Most injurious in the United States from New England westward to Minnesota. Habitat: Fields, roadsides, and waste places.
If it were put to a vote, perhaps most farmers would name Quack-grass as the most obnoxious of its tribe; yet it makes good hay and two crops a year of it, is sweet pasture grazing which cattle eat greedily, and its matted "couch" of interlacing rootstocks make it an unsurpassed soil-binder in steep gullies or on road embankments where the ground must be guarded against "washouts." But it is its very tenacity of life that makes it such a pest when it gets into cultivated ground. If it could be kept in its place, or were not so hard to kill when it gets out of bounds, it would be a welcome friend.
The mischievous part of the plant is its jointed, branching, underground stem, or root-stock, which is capable of budding a new plant at every joint and taking such entire possession of the soil that other plants growing with it are so crowded and starved as to yield very poor crops or none at all. The same joints from which the buds shoot above ground also send down clusters of fine, fibrous roots which absorb most of the plant-food and moisture. Culms one to three feet tall, with flat, ashy green leaves, smooth beneath but rough above, three inches to a foot long and about a third of an" inch wide; sheaths smooth, shorter than the internodes. Fruiting spike erect, three to eight inches long, with spikelets sessile and alternately placed in each notch of the rachis with the broad side turned toward it; each contains three to seven seeds, which are about as long as a grain of wheat but not nearly so plump. Indeed the whole spike looks somewhat like a slender head of wheat, and the grass is a near relative of that noble grain. The glumes of some seeds have a short awn, or beard, and others have none; they do not shell readily, and often the entire spikelet breaks from the stalk. Too often the seed is an impurity of wheat, rye, barley, clover, and other grasses, particularly brome-grass and timothy. Also the plant is often infected with the fungous disease known as "stem rust" of wheat. (Fig. 31.)
FiG. 31. -Quack-grass (Agropyron repens). X 1/5.
There is no easy way to subdue Quack-grass; but it can be done, and in a single season, without loss of the use of the ground. It must be remembered that the storehouse of the plant is its creeping rootstock, the material for the growth of which comes from the food assimilated by the green leaves, therefore no green leaves must be allowed to develop. Professor Beal, the noted botanist of the Michigan Experiment Station, outlines the following plan, based on long practical use: "If convenient, pasture closely for a whole growing season, which prevents the production of new, thrifty rootstocks, then, if the sod be well turned under deep, rolled and harrowed, much of the grass will be killed at once. Ordinarily I plow late in the fall or very early in the spring, rain or shine, wet or dry, or even in June, and cultivate with a shovel-toothed cultivator every three days till the middle of June or later, if starting the work later. Rarely, if the weather be wet and hot, cultivate every two and a half days. Keep all green leaves from showing themselves. Do not delay to see green leaves. A harrow that does not cut off the stems below the surface of the ground is not efficient." A late crop of corn can be grown on this land and the last spears of the grass killed in its cultivation.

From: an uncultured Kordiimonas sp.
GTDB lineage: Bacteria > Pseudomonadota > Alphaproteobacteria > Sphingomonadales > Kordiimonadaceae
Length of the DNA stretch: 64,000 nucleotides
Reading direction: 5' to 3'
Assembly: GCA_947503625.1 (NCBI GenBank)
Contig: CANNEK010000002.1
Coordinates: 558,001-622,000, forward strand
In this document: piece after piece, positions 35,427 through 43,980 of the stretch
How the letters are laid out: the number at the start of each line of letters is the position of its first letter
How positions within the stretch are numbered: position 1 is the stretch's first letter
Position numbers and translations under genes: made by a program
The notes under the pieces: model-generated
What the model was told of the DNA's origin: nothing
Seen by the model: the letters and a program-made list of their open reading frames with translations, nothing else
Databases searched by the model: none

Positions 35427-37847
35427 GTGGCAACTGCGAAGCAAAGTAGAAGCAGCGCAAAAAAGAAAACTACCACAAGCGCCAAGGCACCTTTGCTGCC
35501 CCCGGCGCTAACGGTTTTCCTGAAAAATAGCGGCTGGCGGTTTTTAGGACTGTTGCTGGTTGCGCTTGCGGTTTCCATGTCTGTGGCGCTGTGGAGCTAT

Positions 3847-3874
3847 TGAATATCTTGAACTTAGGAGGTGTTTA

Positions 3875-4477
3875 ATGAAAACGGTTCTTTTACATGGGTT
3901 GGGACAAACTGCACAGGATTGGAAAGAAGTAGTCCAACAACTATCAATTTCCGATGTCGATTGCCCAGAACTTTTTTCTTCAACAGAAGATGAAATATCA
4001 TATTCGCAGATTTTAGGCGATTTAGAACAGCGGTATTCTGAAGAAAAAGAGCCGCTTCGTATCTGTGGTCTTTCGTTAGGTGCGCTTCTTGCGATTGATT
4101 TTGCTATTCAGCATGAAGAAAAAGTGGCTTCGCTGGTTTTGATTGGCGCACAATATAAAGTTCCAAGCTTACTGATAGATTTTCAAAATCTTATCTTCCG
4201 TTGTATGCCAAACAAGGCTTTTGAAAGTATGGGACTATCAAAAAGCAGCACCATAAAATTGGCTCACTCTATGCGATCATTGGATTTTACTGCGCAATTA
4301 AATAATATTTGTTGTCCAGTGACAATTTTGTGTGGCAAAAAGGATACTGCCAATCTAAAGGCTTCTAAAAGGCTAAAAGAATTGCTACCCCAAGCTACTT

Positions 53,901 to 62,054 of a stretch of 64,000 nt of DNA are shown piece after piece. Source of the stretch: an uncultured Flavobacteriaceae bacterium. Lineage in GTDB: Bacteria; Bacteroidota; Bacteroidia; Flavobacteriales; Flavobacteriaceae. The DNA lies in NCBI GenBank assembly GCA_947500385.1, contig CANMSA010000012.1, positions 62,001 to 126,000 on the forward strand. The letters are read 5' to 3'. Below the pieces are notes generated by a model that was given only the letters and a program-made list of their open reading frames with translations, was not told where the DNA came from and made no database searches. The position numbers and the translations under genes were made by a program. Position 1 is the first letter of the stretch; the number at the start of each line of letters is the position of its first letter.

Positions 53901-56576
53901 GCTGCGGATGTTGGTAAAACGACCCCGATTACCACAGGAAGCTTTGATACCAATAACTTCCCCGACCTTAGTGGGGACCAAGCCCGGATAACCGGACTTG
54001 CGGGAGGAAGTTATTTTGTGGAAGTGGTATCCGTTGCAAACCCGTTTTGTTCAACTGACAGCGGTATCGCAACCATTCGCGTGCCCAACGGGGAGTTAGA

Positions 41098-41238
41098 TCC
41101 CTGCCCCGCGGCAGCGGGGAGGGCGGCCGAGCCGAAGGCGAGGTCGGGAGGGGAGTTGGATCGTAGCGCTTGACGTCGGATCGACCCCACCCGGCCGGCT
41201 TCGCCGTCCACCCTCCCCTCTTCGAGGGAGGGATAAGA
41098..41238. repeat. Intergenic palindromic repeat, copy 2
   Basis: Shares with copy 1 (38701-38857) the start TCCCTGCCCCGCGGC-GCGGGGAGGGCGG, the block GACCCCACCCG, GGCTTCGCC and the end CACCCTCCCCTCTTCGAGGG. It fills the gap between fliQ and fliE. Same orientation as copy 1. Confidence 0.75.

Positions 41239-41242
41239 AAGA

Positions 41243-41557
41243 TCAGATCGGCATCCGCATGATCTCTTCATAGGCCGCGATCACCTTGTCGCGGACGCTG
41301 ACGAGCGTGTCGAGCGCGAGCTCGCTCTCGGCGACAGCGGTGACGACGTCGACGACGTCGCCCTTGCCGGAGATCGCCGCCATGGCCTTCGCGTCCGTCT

When the grass takes possession of cultivated ground its root-stocks are usually much deeper in the soil than in pastures and meadows. An early fall plowing, with the furrow turned just deep enough to cut the matted rootstocks free from the subsoil (usually about six inches), followed by toothed harrowing to work the soil free from the rootstocks so that they may be raked into piles to be dried and burned or thoroughly rotted in a compost heap, is another good way to fight Quack-grass. Two bouts of such fall plowing and harrowing, raking, and burning, the second a little deeper and crosswise of the first, with early and careful cultivation in the spring, followed by a hoed crop thoroughly tilled until midsummer, will clean out the weed; and the enlarged yield of the crop due to the needful extra cultivation will recompense the increase of care and labor.
Small areas of the pest may be smothered to death by being covered with boards, or spreading thick with manure or straw (not less than a foot deep and well packed down so as to exclude air), or with tarred paper pegged down so that the wind cannot stir it. Two or three months of such exclusion from air and sunlight will leave the rootstocks withered and dead.
Quack-grass rootstocks (not the rootlets) are much used in the drug trade. At present this country imports from Europe about a quarter-million pounds of it annually, at a cost of three to seven cents a pound. Since no country grows more Quack-grass than the United States, it would seem needless to go abroad for it. To prepare the plant for market, the smooth, pale yellow rootstocks should be gathered in the spring, carefully washed, and all the fine rootlets and buds removed from the joints, after which the rootstocks may be cut into short pieces on a feed cutter and thoroughly dried.